How 'The Time Traveller’s Wife' musical goes from page to stage
The show’s book writer, Lauren Gunderson, discusses adapting “The Time Traveller's Wife” novel for the West End and shares some of her favourite moments in the show.
Audrey Niffenegger's 2003 best-selling novel, The Time Traveler's Wife, has become a movie featuring Rachel McAdams and Eric Bana and a TV series starring Theo James and Rose Leslie. And now, the timeless tale of love, loss, and destiny is a West End musical.
David Hunter and Joanna Woodward play the central couple – a man who travels through time and his wife who waits for him in another – in the brand-new stage adaptation. After a successful premiere run in Chester last year, the show will premiere in the West End at the Apollo Theatre from 7 October.
Adapting The Time Traveller’s Wife to the stage was certainly going to be a monumental challenge for anyone, but accomplished playwright Lauren Gunderson embraced the project. Gunderson is one of the most-produced playwrights, and her over twenty plays include I and You and The Book of Will. She wrote the musical’s book alongside Grammy Award-winning duo Joss Stone and Dave Stewart, who wrote the music and lyrics.
“It was such an important book for me personally,” says Gunderson about adapting Niffenegger’s novel."It's a real joy to reframe the story for the stage. I am always drawn to a big, complex, emotional, brainy, surprising, edgy romance. And The Time Traveller's Wife has all of those elements in abundance.”
The Time Traveller’s Wife follows time traveller Henry and his relationship with Clare, as Henry’s lack of control over when he will travel through time or where he will end up threatens to tear them apart. Gunderson explains that they chose to take the title at its word and focus on Clare's journey when bringing the story to the stage.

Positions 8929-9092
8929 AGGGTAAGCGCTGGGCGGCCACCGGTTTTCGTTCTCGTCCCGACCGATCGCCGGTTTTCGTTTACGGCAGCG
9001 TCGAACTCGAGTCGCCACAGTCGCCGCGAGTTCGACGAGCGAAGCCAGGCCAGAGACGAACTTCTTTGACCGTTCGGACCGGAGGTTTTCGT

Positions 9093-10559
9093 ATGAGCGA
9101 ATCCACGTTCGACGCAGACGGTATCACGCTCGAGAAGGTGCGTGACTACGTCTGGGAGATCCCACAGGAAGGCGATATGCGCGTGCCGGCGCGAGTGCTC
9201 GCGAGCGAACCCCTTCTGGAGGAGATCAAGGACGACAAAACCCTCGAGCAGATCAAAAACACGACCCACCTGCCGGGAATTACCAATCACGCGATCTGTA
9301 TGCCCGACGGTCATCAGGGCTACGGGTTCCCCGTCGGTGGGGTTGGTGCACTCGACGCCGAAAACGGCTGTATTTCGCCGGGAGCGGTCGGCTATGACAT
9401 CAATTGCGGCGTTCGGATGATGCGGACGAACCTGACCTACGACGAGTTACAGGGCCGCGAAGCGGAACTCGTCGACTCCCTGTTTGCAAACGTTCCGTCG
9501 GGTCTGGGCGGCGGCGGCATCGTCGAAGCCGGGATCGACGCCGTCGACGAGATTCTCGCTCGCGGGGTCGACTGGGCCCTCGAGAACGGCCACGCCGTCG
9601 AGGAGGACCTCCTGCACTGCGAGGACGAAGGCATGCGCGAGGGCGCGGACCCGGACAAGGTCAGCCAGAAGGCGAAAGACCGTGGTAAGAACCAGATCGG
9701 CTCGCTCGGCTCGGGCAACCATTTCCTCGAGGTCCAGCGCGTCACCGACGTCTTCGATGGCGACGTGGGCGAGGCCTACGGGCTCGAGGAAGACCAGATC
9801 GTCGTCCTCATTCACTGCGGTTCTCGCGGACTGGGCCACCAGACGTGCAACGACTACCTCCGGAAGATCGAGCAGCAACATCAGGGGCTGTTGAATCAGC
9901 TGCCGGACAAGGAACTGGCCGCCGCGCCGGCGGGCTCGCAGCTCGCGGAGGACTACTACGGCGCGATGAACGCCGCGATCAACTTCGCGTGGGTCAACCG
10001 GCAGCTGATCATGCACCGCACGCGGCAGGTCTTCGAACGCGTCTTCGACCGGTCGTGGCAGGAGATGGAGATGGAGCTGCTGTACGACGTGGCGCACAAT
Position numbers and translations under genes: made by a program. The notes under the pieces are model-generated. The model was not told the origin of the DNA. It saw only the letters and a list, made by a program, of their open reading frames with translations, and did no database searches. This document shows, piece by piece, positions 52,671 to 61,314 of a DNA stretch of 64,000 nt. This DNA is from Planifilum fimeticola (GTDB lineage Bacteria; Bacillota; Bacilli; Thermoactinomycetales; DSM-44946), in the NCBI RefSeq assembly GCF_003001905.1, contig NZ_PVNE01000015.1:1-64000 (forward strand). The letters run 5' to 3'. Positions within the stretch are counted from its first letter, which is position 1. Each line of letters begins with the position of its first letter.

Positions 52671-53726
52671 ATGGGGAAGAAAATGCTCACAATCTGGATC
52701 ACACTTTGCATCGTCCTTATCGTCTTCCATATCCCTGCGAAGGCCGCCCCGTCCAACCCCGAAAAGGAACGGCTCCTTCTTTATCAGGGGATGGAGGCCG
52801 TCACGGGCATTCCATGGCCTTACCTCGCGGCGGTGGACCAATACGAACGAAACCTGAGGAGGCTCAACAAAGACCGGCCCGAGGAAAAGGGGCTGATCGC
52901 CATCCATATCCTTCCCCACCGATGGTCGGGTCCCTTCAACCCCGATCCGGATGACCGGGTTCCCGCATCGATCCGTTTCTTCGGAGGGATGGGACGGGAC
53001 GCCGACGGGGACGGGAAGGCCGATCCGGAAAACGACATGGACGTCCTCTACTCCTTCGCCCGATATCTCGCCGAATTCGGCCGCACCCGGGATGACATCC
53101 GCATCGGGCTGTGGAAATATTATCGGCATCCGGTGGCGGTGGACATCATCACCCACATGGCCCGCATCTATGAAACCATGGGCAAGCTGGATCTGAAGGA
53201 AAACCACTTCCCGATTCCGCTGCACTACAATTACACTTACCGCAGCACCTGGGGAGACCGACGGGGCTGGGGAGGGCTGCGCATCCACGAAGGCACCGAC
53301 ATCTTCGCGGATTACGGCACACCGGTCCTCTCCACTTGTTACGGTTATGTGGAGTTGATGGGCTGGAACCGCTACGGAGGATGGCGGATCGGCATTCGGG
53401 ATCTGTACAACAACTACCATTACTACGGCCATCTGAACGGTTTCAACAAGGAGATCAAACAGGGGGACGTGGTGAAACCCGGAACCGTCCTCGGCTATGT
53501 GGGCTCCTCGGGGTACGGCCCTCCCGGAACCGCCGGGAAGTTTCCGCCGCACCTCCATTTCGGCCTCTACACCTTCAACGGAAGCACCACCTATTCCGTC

“This adaptation is really hers,” Gunderson explains. “Henry is a massive part of Clare's story, of course, but we stick closely to Clare's journey as a person, an artist, a woman, as well as Henry's love.”
Tickets to The Time Traveller’s Wife in the West End are available on London Theatre. Book The Time Traveller's Wife tickets on London Theatre.
Bringing iconic moments from the book to the stage
Gunderson explains that during the process, they have combined Clare's friends from childhood and adulthood to condense the material. While adapting for the stage means some storylines and characters have been reduced, the overall character arcs remain the same, and fans can still expect to see some of the book's most famous scenes.
“So many! The first time Henry meets Clare at the library is my favourite,” Gunderson says when asked about what memorable moments we can expect to see.“Of course, Clare and Henry's wedding, Henry's relationship with his father, when younger Clare is assaulted by a classmate, Clare's friends (played hilariously by Tim and Hiba), and all of Clare's art.”
Time travel onstage
One of the most intriguing questions about the stage adaptation is how the time-travelling aspects will work. Illusionist Chris Fisher (known for his work on bringing the magic to life in Harry Potter and the Cursed Child) has the difficult task of making Henry’s erratic time travelling feel realistic.
“Frankly, every time Henry disappears is a thrill,” Gunderson says. “Chris's illusions are such a treat.”
The Time Traveller’s Wife songs
The challenge of bringing any story to the stage is finding how it translates into song and what do the characters should sound like. One of the first songs Stone and Stewart wrote is called “On and On,” which Gunderson describes as “so moving it never left the show.” This moment occurs when Henry and Clare are at their lowest.
Later in the writing process, Stone and Stewart added the “fantastic banger” “I’m In Control” for the moment when Clare is furious at Henry for betraying her trust. The song initially had a placeholder title, “Clare’s Mad As Hell Song,” Gunderson says, and the audience erupted into wild applause every time Woodward performed the song during the Chester run.
The Act Two opening number, “Journeyman”, also brings the house down. “It was elevated to absolutely physical poetry when Shelley Maxwell choreographed a showstopper dance around it,” says Gunderson. “It's all about how everyone's work amplifies and complements each other's work.”
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Photo credit: David Hunter, Joanna Woodward as Clare in The Time Traveller's Wife. (Photo by Ant Clausen)
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